State health officials tested the water in December after an employee told them he thought it had a chemical smell. Company spokeswoman Lisha Burnett said trace amounts of benzene were found in two faucets at the sprawling facility and that “all other refinery locations have been confirmed to meet drinking water standards.”[…]
Dr. Chris Urbina, the state’s chief medical officer, told 7NEWS the longer one is exposed to benzene the greater the risk. “We could see an increased heart rate, confusion, lethargy, headaches, nausea and vomiting if they consume it,” the doctor said. “And of course, it can lead to death of you’re exposed to large quantities of benzene.” Urbina said one of the long-term impacts is leukemia…
Urbina said Suncor’s water system is a closed system. He said however the benzene is getting into the drinking water at Suncor, it is not contaminating the drinking water of any other Denver Water customers.
Thanks to the Colorado Department of Public Health and Environment Twitter feed (@cdphe) for the link.
Here’s the release from the University of Colorado (Kelly Mahoney/Jane Palmer):
Summertime hail could all but disappear from the eastern flank of Colorado’s Rocky Mountains by 2070, says a new study by the National Oceanic and Atmospheric Administration, the University of Colorado Boulder’s Cooperative Institute for Research in Environmental Sciences and the National Center for Atmospheric Research.
Less hail damage could be good news for gardeners and farmers, said lead author Kelly Mahoney, a research scientist at CIRES, but a shift from hail to rain can also mean more runoff, which could raise the risk of flash floods. “In this region of elevated terrain, hail may lessen the risk of flooding because it takes awhile to melt,” Mahoney said. “Decision makers may not want to count on that in the future.”
For the new study, published this week in the journal Nature Climate Change, Mahoney and her colleagues used “downscaling” techniques to try to understand how climate change might affect hail-producing weather patterns across Colorado.
The research focused on storms involving pea-sized and smaller hailstones on Colorado’s Front Range, a region that stretches from the foothill communities of Colorado Springs, Denver and Fort Collins up to the Continental Divide. Colorado’s most damaging hailstorms tend to occur further east and involve larger hailstones not examined in this study.
In the summer in Colorado’s Front Range above about 7,500 feet, precipitation commonly falls as hail. Decision makers concerned about the safety of mountain dams and flood risk have been interested in how climate change may affect the amount and nature of precipitation in the region.
Mahoney and her colleagues began exploring that question with results from two climate models, which assumed that levels of climate-warming greenhouse gases will continue to increase in the future, from about 390 parts per million in the atmosphere today to about 620 parts per million in 2070.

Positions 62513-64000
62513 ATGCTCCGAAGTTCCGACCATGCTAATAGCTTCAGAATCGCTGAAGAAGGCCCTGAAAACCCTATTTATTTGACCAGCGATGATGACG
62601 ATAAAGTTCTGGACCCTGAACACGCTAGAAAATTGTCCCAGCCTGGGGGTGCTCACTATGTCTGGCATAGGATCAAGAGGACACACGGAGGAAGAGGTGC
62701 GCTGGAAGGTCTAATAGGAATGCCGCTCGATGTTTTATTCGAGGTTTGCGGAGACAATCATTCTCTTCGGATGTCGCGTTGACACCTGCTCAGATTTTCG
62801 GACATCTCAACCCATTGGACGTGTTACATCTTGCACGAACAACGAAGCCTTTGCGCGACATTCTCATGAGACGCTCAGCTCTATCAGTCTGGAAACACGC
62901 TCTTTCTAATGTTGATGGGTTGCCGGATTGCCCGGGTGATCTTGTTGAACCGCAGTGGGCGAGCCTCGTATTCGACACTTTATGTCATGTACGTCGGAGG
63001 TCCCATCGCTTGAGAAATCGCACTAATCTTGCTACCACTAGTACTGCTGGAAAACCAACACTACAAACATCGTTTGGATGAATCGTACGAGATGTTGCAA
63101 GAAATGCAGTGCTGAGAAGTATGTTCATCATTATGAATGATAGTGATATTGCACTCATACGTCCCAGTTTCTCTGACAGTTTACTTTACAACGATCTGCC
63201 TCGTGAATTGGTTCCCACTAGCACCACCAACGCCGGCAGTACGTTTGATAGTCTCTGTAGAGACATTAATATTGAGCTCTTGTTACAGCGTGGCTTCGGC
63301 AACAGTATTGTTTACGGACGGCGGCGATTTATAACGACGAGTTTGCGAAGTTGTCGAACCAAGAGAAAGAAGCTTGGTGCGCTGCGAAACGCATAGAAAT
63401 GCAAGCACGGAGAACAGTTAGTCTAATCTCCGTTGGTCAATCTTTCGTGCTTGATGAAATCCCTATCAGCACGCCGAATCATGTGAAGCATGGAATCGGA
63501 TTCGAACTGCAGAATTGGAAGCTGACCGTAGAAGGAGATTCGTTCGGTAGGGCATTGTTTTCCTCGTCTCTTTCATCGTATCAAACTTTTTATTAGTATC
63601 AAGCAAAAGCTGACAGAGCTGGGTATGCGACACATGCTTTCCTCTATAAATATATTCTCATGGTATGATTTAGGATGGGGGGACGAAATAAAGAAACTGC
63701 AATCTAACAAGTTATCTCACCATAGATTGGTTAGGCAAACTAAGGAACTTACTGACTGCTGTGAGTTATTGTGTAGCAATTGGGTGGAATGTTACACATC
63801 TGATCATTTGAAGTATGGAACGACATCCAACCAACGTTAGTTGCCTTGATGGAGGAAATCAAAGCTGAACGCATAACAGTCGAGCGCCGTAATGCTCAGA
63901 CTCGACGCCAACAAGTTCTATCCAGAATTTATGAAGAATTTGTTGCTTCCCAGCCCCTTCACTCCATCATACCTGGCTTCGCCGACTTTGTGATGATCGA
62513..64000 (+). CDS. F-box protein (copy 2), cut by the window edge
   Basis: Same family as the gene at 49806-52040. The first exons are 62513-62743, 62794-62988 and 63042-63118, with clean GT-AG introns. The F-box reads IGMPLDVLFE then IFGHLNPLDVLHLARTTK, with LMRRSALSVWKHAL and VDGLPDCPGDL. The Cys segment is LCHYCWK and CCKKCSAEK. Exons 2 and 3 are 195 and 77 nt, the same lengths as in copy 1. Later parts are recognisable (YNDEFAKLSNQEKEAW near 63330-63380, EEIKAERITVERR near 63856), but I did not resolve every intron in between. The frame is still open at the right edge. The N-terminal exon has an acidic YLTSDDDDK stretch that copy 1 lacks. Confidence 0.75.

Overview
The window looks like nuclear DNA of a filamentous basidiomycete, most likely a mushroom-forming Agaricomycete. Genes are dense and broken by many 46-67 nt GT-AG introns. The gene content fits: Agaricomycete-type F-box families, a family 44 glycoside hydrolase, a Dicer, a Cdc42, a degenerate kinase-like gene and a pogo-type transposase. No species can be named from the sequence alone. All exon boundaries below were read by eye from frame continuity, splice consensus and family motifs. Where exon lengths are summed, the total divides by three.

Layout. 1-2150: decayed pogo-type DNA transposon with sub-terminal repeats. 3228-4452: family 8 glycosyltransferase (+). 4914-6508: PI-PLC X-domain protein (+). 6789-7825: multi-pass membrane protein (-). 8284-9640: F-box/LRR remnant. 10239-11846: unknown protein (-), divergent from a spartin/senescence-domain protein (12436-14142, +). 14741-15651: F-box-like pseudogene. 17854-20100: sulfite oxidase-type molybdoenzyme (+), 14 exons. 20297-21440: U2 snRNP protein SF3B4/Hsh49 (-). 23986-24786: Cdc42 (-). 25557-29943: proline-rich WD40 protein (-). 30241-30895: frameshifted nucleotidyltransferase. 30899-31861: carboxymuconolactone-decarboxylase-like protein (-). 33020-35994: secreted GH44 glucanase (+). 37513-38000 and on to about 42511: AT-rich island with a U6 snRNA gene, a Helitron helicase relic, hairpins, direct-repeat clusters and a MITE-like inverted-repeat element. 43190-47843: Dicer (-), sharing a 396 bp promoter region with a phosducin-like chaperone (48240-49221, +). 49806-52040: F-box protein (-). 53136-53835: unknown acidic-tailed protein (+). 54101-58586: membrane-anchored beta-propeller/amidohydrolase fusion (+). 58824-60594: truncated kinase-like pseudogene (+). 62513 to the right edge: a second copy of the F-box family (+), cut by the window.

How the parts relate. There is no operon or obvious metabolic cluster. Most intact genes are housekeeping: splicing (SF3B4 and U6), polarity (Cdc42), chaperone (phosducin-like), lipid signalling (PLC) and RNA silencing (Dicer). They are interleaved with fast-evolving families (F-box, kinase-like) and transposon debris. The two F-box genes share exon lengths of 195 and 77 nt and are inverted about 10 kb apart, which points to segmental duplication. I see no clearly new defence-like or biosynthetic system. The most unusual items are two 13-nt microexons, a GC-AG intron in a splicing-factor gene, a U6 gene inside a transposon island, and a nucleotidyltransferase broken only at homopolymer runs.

But the weather processes that form hail, like thunderstorms, occur on much smaller scales than can be reproduced by global climate models. So the team “downscaled” the global model results twice: first to regional-scale models that can take regional topography and other details into account, then again to weather-scale models that can resolve individual storms and even the cloud processes that create hail. The regional-scale topography step was completed as part of NCAR’s North American Regional Climate Change Assessment Program.
Finally, the team compared the hailstorms of the future, from 2041 to 2070, to those of the past, from 1971 to 2000, as captured by the same sets of downscaled models. Results were similar in experiments with both climate models.
“We found a near elimination of hail at the surface,” Mahoney said.
In the future, increasingly intense storms may actually produce more hail inside clouds, the team found. However, because those relatively small hailstones fall through a warmer atmosphere, they melt quickly, falling as rain at the surface or evaporating back into the atmosphere. In some regions, simulated hail fell through an additional 1,500 feet of above-freezing air in the future as compared with the past.
The research team also found evidence that precipitation events over Colorado become more extreme in the future, while changes in hail may depend on the size of the hailstones — results that will be explored in more detail in ongoing work.
Mahoney’s postdoctoral research was supported by the Postdocs Applying Climate Expertise, or PACE, program administered by the University Corporation for Atmospheric Research and funded by CIRES Western Water Assessment, NOAA and the U.S. Bureau of Reclamation. PACE connects young climate scientists with real-world problems such as those faced by water resource managers.